Xpose star Glenda Gilson has told a court she is anxious that punishment arising from her involvement with her brother Damien’s luxury car firm, which was allegedly avoiding tax, will prevent future work for her.
The model and tv presenter told the High Court yesterday that she is ‘deeply fearful’ that any company ban ‘may have a significant adverse impact upon the evolution of my career’. She explained that following her showbiz tv work, her long-term goal is to set up a media production business.
Ms Gilson was in court to fight attempts to ban her from acting as a company director and pleaded with a judge not to punish her for becoming involved in her sibling’s luxury car firm.
She insisted that she had simply ‘relied on my trust and my love of my brother’ [Damien] when she became a non-executive director of Gilson Motor Company Ltd when she was in her mid-twenties.
The court heard how she had joined the company in 2005 because her brother needed a minimum of two directors.
Pleading with Judge Paul Gilligan for a second chance, she assured him that she would not make the same ‘unintended errors’ in the future.
In 2012, the High Court heard that the Gilson Motor Company owed the Revenue Commissioners more than €140,000 in unpaid taxes. Gary Lennon had been appointed to liquidate the firm in 2011.
Arising out of the liquidation, Mr Lennon wants the court to make orders under the 1990 Companies Act seeking to have Damien Gilson disqualified from acting as a company director for five years.
In the alternative he seeks an order to have certain restriction imposed on Mr Gilson from acting as a company director, also for a period of five years.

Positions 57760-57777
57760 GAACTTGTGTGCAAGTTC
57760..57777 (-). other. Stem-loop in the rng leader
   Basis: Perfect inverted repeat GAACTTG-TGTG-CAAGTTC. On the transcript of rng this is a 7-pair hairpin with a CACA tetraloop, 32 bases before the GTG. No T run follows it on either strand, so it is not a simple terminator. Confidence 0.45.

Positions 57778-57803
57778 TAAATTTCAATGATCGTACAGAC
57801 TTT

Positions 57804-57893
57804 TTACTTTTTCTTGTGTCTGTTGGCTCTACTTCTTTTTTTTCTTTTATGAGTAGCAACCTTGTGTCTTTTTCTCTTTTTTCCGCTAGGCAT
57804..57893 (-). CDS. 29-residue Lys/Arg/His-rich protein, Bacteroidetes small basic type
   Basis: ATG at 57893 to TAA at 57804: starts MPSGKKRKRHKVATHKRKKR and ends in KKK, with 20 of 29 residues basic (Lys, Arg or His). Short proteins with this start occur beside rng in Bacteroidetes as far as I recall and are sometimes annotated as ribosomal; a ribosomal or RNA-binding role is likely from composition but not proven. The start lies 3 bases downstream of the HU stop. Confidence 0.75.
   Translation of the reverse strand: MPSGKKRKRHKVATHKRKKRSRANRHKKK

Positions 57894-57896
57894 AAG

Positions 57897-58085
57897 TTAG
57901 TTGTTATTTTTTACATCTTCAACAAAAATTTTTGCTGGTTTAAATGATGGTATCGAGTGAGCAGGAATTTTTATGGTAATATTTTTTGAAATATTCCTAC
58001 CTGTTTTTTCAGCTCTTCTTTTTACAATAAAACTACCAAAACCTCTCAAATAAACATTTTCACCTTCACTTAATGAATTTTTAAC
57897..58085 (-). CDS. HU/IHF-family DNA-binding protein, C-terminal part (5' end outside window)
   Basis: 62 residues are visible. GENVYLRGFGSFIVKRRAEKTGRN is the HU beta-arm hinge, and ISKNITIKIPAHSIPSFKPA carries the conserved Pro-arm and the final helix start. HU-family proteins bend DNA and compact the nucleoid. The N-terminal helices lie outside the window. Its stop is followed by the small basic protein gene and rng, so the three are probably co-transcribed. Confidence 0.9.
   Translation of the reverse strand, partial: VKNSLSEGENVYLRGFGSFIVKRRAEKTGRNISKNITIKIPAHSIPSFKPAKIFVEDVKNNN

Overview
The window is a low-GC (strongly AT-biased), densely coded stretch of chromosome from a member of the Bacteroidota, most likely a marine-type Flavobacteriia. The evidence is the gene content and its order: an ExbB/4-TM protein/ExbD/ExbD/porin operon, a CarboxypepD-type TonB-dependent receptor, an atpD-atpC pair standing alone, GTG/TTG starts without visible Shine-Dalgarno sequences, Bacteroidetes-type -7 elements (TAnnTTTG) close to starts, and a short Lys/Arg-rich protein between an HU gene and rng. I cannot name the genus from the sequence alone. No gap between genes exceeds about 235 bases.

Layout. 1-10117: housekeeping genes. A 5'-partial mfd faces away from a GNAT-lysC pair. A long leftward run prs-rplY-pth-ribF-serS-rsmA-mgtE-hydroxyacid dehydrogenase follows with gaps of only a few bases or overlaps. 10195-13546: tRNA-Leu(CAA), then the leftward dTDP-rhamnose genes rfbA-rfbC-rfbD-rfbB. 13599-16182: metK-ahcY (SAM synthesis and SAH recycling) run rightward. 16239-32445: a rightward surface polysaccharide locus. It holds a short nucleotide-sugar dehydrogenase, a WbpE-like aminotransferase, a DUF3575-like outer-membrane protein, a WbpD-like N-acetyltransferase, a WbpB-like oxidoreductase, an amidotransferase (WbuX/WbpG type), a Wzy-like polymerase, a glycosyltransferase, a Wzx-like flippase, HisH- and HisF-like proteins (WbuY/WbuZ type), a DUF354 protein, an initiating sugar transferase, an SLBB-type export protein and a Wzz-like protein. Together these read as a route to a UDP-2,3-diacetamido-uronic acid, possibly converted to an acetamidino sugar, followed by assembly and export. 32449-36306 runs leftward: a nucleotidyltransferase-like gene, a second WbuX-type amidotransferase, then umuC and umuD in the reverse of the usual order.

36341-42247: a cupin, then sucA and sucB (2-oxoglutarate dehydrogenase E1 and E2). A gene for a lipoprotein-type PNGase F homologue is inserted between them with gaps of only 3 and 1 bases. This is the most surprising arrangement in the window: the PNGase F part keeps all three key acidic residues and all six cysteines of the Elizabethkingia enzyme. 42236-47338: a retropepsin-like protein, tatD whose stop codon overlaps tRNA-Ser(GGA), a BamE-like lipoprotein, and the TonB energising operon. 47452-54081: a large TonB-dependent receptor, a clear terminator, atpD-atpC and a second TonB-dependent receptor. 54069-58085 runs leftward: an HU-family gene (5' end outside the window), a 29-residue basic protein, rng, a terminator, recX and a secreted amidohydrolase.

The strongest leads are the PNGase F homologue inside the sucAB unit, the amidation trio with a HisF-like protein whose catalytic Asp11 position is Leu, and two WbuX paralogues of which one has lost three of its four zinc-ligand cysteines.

In relation to Ms Gilson, Mr Lennon seeks to have certain restrictions on her involvement in a company for five years unless the firm meets certain capitalisation requirements.
Yesterday Judge Gilligan first asked Damien Gilson – who sat opposite to his sister in the courtroom – what attitude he was taking to the case against him.
Mr Gilson replied: ‘I’m unemployed. I have no money to pay for a solicitor.’ Asked was he resisting the application to disqualify him, he said: ‘No.’
According to Mr. Lennon, hundreds of thousands of euro was allegedly lodged to accounts in 2010 and 2011 ‘for the purpose of deliberately avoiding paying taxes’.
He has accused Ms Gilson of failing to ‘keep herself informed’ about the firm’s affairs, or to ensure that proper books and records were being kept.
The model’s argument is that she was too young to understand what she was signing up to, and that she had no involvement in the running of the business since its inception.
Martin Hayden SC for Glenda Gilson said his client was opposing the application on grounds including that she had “no hand, act or part” in the running of the business. It was accepted she gained no personal benefit from it.
It was always understood that she was to be a non executive director. She now accepted that this may not have been the most “prudent” decision, counsel added.
Mr Justice Paul Gilligan reserved his decision for a later date.